Accounting is the language of business

“Accounting is the language of business”

Accounting is most often referred to as the language of business. It is so because accounting serves as a means of communicating and presenting business information to interested parties.

The primary function of any language is to facilitate communication. And accounting fulfills this role as it is the mechanism through which business information is recorded, analyzed and presented in the form of financial statements.

Why is Accounting often called the language of business?

The following points may be useful to consider here:

  • Answers to financial questions:

Many questions strike our minds when we think of a business organization. Is our business profitable, should a new product line be developed, did we reach the desired profit level, are the sales sufficient?

To get answers to all of these questions, we require information generated through the accounting process. Such information is used by those who make policy decisions in a business and develop corporate strategies.

  • Aids in the flow of information:

Just as arithmetic is an indispensable element of mathematics, bookkeeping forms the basis of accounting. Through the recording of business transactions in the books of account, financial information about a business entity is generated and then reported to users such as shareholders and managers.

The diagram below shows how an accounting system operates in business and how the flow of information occurs.

Accounting is the language of business

1. Business transactions occur

2. Accountants prepare reports to show the results of business operations

3. People make decisions

  • Easily accessible format:

In order to manage everyday tasks and maintain a successful business, any firm, big or small, requires a proper accounting system. It collects and organizes financial data into an easily accessible format that can be understood by anyone in the business world.

The end results are reported in the form of a Balance Sheet, Income Statement, and Statement of Cash Flows.

  • Types of stakeholders and information needed by them:

Accounting, as the language of business, is used to communicate financial and other information about various elements of business to individuals, companies, governments, and other entities.

The accounting process measures a variety of business results, including costs, prices, sales volume, value under ownership, return on investment, and so on. All of these accounting measurements are used by internal and external stakeholders (owners, investors, management, creditors/bankers, and so on) in the course of their corporate operations.

In the business world, nothing is really done that does not require accounting data in some way. For example, when a company seeks to apply for a loan from a bank, it will have to submit information about its business activities, in terms of operating results (profit or loss) and financial position (assets and liabilities).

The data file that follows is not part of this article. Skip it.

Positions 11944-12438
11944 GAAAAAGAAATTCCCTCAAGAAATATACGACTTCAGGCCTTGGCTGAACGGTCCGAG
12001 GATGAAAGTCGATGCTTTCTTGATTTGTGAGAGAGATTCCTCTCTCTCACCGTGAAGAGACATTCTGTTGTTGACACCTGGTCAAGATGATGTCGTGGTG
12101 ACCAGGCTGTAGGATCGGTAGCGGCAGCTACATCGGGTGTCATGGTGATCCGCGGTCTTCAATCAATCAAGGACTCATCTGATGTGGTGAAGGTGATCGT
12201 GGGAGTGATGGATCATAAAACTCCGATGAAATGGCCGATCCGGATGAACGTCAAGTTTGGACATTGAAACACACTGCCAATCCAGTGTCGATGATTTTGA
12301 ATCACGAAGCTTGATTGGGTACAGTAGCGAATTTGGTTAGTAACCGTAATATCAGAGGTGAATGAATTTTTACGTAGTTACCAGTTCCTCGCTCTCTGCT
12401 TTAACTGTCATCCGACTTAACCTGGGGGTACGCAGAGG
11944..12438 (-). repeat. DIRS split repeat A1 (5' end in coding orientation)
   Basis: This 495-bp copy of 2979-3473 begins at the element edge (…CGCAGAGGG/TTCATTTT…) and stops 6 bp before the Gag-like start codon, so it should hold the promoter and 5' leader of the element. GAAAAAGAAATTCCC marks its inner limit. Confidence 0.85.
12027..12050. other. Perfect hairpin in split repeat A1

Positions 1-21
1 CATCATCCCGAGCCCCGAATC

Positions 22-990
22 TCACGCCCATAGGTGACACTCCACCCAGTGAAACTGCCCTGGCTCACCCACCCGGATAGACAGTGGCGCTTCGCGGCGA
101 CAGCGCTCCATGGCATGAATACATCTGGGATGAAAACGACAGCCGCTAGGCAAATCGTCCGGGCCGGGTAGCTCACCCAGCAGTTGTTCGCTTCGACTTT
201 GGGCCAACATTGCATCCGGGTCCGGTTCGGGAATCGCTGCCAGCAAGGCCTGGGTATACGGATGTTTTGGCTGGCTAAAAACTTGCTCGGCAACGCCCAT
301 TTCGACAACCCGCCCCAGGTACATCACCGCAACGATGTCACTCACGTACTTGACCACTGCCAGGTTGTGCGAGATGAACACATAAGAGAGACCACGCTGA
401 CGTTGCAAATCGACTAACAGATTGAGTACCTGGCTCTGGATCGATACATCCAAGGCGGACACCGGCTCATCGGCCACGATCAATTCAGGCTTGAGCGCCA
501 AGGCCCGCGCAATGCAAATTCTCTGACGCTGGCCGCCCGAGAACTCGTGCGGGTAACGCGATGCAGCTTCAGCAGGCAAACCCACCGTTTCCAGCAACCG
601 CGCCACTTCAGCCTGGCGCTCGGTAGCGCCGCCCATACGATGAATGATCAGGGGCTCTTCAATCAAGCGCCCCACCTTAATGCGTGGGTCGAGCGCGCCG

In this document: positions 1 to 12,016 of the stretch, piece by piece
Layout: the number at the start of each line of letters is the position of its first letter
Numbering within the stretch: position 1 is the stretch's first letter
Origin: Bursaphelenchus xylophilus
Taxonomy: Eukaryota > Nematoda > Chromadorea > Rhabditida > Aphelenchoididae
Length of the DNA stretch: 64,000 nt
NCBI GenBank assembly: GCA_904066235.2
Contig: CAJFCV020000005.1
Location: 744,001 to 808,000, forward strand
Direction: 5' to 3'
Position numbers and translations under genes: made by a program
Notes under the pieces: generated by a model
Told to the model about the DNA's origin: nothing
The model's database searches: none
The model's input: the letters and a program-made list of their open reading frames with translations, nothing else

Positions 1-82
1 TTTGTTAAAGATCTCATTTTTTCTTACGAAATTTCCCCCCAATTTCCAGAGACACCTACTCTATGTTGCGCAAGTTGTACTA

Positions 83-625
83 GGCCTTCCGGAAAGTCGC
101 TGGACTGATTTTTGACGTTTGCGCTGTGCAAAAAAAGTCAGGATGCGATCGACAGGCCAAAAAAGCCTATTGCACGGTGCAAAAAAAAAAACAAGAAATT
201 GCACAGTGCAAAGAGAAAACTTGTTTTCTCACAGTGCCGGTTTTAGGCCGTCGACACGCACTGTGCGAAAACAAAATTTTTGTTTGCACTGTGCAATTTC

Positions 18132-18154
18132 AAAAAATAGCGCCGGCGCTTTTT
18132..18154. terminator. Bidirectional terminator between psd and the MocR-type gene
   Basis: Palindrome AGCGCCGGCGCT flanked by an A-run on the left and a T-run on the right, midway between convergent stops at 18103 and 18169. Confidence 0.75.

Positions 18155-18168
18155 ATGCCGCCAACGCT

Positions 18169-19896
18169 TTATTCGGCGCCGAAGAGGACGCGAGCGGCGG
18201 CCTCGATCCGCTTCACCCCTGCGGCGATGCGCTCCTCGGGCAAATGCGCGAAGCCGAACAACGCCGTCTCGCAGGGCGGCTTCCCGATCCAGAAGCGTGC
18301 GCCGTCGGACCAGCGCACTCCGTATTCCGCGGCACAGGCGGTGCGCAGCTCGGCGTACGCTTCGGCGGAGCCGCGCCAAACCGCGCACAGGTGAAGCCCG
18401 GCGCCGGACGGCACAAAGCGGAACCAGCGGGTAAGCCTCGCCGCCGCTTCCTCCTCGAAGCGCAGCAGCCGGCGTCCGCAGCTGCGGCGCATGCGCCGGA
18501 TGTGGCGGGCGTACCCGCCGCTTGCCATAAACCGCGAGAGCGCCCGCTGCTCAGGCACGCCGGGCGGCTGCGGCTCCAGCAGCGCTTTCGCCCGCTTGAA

Similarly, in order to evaluate the performance of management, shareholders or prospective investors must have access to financial information. In addition, many regulations require detailed financial information to be reported to various government departments such as the income-tax department, the sales tax department, the company law board, and so on.

  • Knowledge of accountancy:

Because of the rapid advancement in commercial activities as a result of industrialization and globalization, the need for people to have sound accounting skills has grown a lot. It is difficult to survive in today’s advanced corporate environment without proper knowledge of basic accounting.

Role of accounting principles

From the above discussion, we have seen that accounting is often called the language of business through which a company communicates with the external world. But to ensure that this language is intelligible and commonly understood by all and that it conveys the same meaning to everyone as far as practicable, it must be based on some uniform scientifically laid down standards.

For this purpose, certain accounting principles, conventions and standards have been developed over the period. These are guidelines that establish sound accounting practices and procedures in reporting the financial status and periodic performance of a business.

Accounting principles can be classified into two categories (I) Accounting concepts (like going concern, money measurement, business entity concept, etc.); and (II) Accounting conventions (like consistency, materiality, etc.). Apart from these, accounting standards are also issued & reviewed from time to time by national and international governing bodies such as ICAI, IASB, FASB, etc.

Such principles or standards, by whatever name called, serve as a general law or rule that is to be used as a guide in the generation and presentation of financial statements. Without such principles in place, the accounting information shall become un-comparable, inconsistent and unreliable.


Accounting is rightly referred to as the “language of business”. It is as old as money itself. It is concerned with gathering, recording, assessing, and communicating the outcomes of commercial transactions.

Even though it was initially intended to satisfy the interests of owners only, it has progressively expanded its reach to a public role of addressing the needs of a wide range of interested parties. Accounting affects all people in some way or the other.

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